Of course Sunday ended with the starter and game-winner dragging the infield.
Franco, who popped a 94 mph fastball Sunday, said he definitely felt he could've gone beyond his 45-pitch limit, but didn't argue with sticking to the plan to complete his recovery from last April's Tommy John surgery. He also used the word "Omaha" when talking about FIU.
Clearly, Franco felt good about himself and his team after FIU went three for three against Stony Brook Saturday and Sunday. Hey, everybody feels good when they haven't been scored on in 23 innings. FIU coach Turtle Thomas complimented the Panthers pitching, but also allowed that a northern team like Stony Brook's still thawing out their game this early in the season.
Though coming out of real winter (snow, ice), the Stony Brook fans looked just as uncomfortable in Florida winter (Sunday) as the FIU fans did. Everybody in each team's colors seemed to have a hoodie on or hunching their shoulders in a vain attempt to turn their collar into a hoodie. This wasn't Soldier Field, where Wisconsin and Minnesota ("Gophers!") played hockey Sunday, but the weather wasn't conducive to hitting, either.
Also not conducive to offense: Edwin Rios' glove. In Saturday's 10-4 win, Rios stopped a sizzling line drive down the line with the bases loaded that should've been a run-scoring double (at least). Instead, he took care of the inning's third out.
Sunday, with Stony's Austin Shives on third and one out, Rios snagged a hard grounder from Cole Peragine, fastened the runner to third with a staple gun stare, then stepped on first for the force out. A ground out to second later, FIU was out of the seventh inning.
"He's kind of our jack of all trades -- he can play second, short, first, third," Turtle Thomas said. "I told him one practice day, take ground balls at third and short. Next practice day, take 'em at second and first."
Meanwhile, umpire Damien Beal seemed to be giving pitchers half the outside batters box. Some called strikes looked closer to home plate of the nearest Tamiami Park diamond. But, credit to Beal, he maintained consistency. Neither team really adjusted to his strike zone. FIU's Zach Sweety struck out looking three times and six of FIU's eight strikeouts were with bat on the shoulder. When FIU's Mike Gomez got Shives looking in the ninth, Shives had the nerve to look at Beal with shock and dismay. The plate ump's been giving pitchers both dugouts all day, you're down 1-0 and you're taking a close two-strike pitch with a man on first in the last inning? Shives needed to save that look for the mirror.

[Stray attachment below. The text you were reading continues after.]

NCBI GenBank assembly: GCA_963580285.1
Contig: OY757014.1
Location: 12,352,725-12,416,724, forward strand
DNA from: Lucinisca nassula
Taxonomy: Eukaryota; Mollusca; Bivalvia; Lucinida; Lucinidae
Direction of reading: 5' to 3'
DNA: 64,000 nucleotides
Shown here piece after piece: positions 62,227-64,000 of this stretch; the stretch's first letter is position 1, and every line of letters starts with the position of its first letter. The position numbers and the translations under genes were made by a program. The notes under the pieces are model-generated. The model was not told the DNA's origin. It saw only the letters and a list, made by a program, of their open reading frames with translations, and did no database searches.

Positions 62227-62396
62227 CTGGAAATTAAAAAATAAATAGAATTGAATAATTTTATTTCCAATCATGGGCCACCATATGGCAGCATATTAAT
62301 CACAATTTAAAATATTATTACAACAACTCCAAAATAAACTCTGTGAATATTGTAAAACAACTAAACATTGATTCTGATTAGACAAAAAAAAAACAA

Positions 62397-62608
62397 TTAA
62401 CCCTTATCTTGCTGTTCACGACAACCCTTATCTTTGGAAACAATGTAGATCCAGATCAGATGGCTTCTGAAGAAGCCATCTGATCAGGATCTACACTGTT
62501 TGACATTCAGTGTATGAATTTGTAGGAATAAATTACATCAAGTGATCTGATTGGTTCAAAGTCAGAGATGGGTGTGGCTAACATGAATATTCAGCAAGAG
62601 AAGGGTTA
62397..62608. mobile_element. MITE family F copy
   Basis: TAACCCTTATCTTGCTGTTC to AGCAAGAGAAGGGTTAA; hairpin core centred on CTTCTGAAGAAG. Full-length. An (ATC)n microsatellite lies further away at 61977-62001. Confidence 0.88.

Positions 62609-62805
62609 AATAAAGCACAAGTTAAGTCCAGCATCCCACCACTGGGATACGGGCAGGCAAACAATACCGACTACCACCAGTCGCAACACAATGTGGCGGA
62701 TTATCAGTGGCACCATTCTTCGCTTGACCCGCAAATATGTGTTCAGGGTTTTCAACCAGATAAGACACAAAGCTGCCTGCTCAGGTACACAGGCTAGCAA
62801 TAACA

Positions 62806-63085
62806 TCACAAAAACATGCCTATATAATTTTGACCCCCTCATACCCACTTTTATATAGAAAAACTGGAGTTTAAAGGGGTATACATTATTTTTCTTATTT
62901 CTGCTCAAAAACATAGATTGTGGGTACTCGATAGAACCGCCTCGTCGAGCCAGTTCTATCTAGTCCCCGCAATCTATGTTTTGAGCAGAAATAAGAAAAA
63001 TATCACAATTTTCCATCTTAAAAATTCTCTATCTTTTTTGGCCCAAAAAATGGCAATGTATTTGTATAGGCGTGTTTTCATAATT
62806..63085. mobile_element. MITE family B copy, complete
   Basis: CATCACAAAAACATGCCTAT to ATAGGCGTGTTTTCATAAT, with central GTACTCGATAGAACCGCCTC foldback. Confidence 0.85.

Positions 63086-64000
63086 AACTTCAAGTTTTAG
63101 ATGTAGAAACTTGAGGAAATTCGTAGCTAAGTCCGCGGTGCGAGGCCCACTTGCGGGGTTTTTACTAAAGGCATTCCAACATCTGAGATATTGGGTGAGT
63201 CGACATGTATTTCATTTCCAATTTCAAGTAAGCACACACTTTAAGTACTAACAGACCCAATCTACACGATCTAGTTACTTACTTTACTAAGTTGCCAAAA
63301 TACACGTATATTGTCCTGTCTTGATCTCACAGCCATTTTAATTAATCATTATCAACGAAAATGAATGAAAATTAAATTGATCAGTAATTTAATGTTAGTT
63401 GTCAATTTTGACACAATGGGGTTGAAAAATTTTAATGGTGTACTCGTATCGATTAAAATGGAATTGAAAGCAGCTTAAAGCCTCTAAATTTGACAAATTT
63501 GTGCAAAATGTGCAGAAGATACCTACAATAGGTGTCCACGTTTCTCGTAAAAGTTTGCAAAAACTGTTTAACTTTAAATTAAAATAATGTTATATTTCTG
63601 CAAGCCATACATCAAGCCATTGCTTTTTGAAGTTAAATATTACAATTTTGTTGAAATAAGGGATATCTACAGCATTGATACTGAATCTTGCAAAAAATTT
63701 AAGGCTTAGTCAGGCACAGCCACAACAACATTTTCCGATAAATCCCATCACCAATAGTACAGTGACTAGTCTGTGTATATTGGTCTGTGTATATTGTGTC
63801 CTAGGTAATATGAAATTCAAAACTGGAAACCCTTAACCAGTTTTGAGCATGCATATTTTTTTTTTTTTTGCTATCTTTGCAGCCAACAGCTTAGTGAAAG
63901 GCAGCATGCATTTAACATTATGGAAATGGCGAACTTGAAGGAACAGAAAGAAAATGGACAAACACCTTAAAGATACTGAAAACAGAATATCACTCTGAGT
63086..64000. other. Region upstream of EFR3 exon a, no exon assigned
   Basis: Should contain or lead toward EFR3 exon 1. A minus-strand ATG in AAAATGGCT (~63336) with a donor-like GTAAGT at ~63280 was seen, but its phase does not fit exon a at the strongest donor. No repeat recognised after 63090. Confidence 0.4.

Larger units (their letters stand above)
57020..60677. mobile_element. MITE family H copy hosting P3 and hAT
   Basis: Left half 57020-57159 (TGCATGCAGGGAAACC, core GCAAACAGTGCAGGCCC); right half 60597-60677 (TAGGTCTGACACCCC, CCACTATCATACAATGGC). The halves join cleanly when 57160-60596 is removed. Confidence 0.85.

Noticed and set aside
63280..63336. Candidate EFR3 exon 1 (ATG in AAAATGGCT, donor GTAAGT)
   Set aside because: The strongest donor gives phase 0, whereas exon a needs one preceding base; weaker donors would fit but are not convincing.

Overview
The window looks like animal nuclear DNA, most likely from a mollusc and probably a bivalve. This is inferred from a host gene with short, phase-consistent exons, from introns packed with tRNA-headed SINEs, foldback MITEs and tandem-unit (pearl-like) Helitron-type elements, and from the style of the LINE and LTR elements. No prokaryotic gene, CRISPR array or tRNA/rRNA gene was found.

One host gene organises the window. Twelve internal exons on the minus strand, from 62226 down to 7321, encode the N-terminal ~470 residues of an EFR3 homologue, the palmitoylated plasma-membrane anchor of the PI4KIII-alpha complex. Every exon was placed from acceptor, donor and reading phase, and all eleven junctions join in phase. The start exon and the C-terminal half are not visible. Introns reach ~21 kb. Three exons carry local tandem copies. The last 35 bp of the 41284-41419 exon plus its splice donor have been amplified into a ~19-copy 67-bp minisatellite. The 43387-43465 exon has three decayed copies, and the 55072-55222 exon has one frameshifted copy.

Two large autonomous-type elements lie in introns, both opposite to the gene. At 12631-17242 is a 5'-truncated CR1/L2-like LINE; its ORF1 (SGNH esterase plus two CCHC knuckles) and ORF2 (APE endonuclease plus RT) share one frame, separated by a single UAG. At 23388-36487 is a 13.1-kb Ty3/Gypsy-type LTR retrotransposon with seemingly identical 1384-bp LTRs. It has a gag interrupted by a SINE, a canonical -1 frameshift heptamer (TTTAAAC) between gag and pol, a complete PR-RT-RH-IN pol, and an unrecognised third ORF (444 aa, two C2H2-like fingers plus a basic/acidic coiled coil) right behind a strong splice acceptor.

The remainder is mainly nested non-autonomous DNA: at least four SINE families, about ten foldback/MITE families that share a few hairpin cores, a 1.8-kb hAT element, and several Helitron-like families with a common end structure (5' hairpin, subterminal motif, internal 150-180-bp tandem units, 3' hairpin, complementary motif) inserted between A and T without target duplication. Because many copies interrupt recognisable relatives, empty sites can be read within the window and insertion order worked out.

Or Stony's third base coach. This really should've been a tie game going into the bottom of the ninth. With Peragine on first in the fourth, Steven Goldstein whistled a double down the first base line that bounced into the right field corner. Easy score for anyone faster than Fat Albert. Instead, Peragine got the hold up.
You haven't scored on a team in two days, your lineup's leadoff hitter is on first, you get a shot down the line that's at least a double, Keith Moreland and Cesar Geronimo are nowhere to be found in right field and you hold the runner? I thought the third base coach should be jumping up and down, windmilling the arms, yelling "Run, Sweetback! Run!"
Clearly, Goldstein expected Peragine to receive encouragement similar to that. He rounded second without a thought of braking until he saw Peragine reversing to third. This, of course, resulted in a rundown, Josh Anderson tagging out Peragine and FIU preserving its lead.
Sophomore shortstop Julius Gaines went three for four Sunday, seven for 10 in the series, and scored Sunday's only run.
"He's been swinging well in the three weeks we've been practicing and continued right on into the season," Thomas said. "He's gotten some added strength this year."